Turner said after the vote that he didn’t view the bill as being about reproductive rights. It “addresses an extremely rare circumstance,” he said. Turner said while running for office last fall that he would not vote for any legislation that would further restrict abortion access.
Texas is one of 26 states with laws requiring physicians to provide medical care and treatment to born-alive infants at any stage of development, according to Americans United for Life. But Leach told colleagues his measure adds a vital enforcement element.
Leach said enforcement “teeth” still are needed.
“It’s a good strong law,” he said. “But I don’t believe that it goes far enough.”
Leach said House members had an opportunity to unite across party lines “and as much as the issue of abortion has historically divided this country, this state and even this body at times, to me there should be no debate on this issue.”
Howard, the sole Democrat to engage with Leach before the vote, responded that Leach’s proposal didn’t merit debate.
She said the proposal is likely to further stigmatize women’s health decisions while imposing more trauma for families faced with the tragedy of a fetus with severe abnormalities.
“To debate this bill or to try to amend it would legitimize its false narrative,” Howard said. “The misinformation perpetuated by this bill is dangerous and is the exact type of rhetoric that leads to threats against providers. We refuse to waste the limited time that we have here to take care of the people’s business by entertaining malicious and purely political attacks against women and doctor.”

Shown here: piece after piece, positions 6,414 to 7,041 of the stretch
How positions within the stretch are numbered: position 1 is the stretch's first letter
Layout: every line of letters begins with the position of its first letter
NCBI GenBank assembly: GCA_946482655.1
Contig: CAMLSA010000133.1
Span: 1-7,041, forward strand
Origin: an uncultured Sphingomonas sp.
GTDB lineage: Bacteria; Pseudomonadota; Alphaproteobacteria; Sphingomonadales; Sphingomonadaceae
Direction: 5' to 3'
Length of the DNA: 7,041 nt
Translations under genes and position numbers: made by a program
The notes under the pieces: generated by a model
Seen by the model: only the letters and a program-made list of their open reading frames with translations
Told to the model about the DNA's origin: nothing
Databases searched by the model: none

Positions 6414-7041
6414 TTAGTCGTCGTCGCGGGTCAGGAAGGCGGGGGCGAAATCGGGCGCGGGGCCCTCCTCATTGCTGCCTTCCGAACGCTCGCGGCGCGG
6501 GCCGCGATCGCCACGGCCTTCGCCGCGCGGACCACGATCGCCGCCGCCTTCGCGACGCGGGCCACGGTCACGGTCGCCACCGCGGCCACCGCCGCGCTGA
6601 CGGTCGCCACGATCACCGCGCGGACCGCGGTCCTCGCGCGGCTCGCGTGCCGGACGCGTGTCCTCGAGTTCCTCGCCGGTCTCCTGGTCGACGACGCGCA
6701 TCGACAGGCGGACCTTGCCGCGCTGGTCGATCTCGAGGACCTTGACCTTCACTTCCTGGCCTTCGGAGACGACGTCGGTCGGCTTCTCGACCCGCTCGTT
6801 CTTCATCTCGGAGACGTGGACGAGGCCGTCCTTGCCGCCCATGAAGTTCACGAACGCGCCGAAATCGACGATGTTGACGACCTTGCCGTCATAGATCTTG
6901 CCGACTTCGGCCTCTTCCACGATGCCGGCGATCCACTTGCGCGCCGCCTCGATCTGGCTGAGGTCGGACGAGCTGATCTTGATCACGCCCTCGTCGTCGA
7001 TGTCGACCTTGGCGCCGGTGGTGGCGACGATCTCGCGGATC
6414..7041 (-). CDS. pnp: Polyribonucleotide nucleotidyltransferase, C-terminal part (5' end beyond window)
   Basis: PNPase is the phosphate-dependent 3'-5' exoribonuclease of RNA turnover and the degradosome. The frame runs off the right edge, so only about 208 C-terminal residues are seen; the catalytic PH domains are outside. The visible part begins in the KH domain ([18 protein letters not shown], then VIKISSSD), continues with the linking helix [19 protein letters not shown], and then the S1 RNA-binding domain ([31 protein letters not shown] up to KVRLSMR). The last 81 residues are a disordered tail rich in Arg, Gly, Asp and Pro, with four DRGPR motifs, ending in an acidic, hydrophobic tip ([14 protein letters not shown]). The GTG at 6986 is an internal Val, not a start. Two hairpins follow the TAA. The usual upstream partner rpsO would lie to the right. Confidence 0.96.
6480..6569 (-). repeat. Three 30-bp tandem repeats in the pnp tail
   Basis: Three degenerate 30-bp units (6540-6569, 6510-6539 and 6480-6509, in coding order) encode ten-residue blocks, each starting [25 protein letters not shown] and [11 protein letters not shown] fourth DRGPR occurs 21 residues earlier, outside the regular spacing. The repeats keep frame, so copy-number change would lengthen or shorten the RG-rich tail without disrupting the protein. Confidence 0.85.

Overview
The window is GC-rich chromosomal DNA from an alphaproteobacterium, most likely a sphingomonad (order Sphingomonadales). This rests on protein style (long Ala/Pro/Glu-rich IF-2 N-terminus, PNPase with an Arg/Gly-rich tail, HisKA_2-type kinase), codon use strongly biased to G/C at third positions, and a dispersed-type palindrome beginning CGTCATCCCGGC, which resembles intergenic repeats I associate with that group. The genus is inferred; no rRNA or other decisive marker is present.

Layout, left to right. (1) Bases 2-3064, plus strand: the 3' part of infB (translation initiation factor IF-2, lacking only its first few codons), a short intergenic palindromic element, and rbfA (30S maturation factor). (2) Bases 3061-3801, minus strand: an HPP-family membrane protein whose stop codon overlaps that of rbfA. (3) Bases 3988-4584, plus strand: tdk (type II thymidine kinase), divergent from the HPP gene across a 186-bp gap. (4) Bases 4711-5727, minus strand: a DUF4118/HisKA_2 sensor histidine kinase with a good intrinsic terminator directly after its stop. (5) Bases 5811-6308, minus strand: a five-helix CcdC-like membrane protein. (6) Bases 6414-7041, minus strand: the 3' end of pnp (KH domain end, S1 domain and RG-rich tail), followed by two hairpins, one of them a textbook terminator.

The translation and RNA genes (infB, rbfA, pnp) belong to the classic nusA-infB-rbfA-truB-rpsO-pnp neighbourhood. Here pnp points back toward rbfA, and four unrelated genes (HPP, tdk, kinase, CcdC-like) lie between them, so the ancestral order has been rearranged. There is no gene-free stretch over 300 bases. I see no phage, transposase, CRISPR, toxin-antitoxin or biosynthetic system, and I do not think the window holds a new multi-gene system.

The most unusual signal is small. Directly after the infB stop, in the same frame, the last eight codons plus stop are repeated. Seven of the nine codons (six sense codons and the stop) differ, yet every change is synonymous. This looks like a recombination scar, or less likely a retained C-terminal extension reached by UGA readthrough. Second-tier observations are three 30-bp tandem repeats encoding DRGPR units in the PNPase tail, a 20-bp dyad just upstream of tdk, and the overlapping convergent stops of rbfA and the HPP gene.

Noting her background as a nurse, Howard told the House: “I am insulted. I am insulted by the implication that I or any other nurse or doctor … would not do any and every thing in our power to provide care to any medically stressed human being.” She added that no legislator, “not one,” supports infanticide.
Leach said he wouldn’t try to refute Howard’s individual critiques.
“This legislation is about protecting innocent life, a baby who is born alive,” he said before calling for the vote.
Passage of a “Born Alive” proposal into law — among three abortion-related priorities declared by Lt. Gov. Dan Patrick — seems likely under GOP Gov. Greg Abbott. A Senate-approved version differs only in its penalties.
Nationally, anti-abortion advocates have noted mild momentum for such measures. Bills have gained ground but not yet passed into law this year in Missouri, Montana and North Carolina partly in reaction to events in New York and Virginia–states mentioned by Leach–and a stymied Republican move in Congress.
Well before Tuesday’s vote, nearly every one of the House’s 83 Republicans had signed on to Leach’s legislation. Sitting out: Rep. Tom Craddick of Midland, the former House speaker, who said he rarely co-sponsors bills, and Davis, who has advocated for abortion rights. Speaker Bonnen also wasn’t a co-sponsor though his brother, Friendswood Rep. Greg Bonnen, was among four joint authors.
Under the House plan, the state attorney general could sue a physician who fails to treat a live infant to recover a fine of at least $100,000. Leach’s bill also permits a third-degree felony charge, potentially leading to imprisonment for two years to 10 years, if a doctor shows “gross negligence.” The Senate-passed “Born Alive” measure calls for the same fine and a third-degree felony charge without requiring a determination of gross negligence. Neither proposal would penalize patients.
No Texas infants born alive?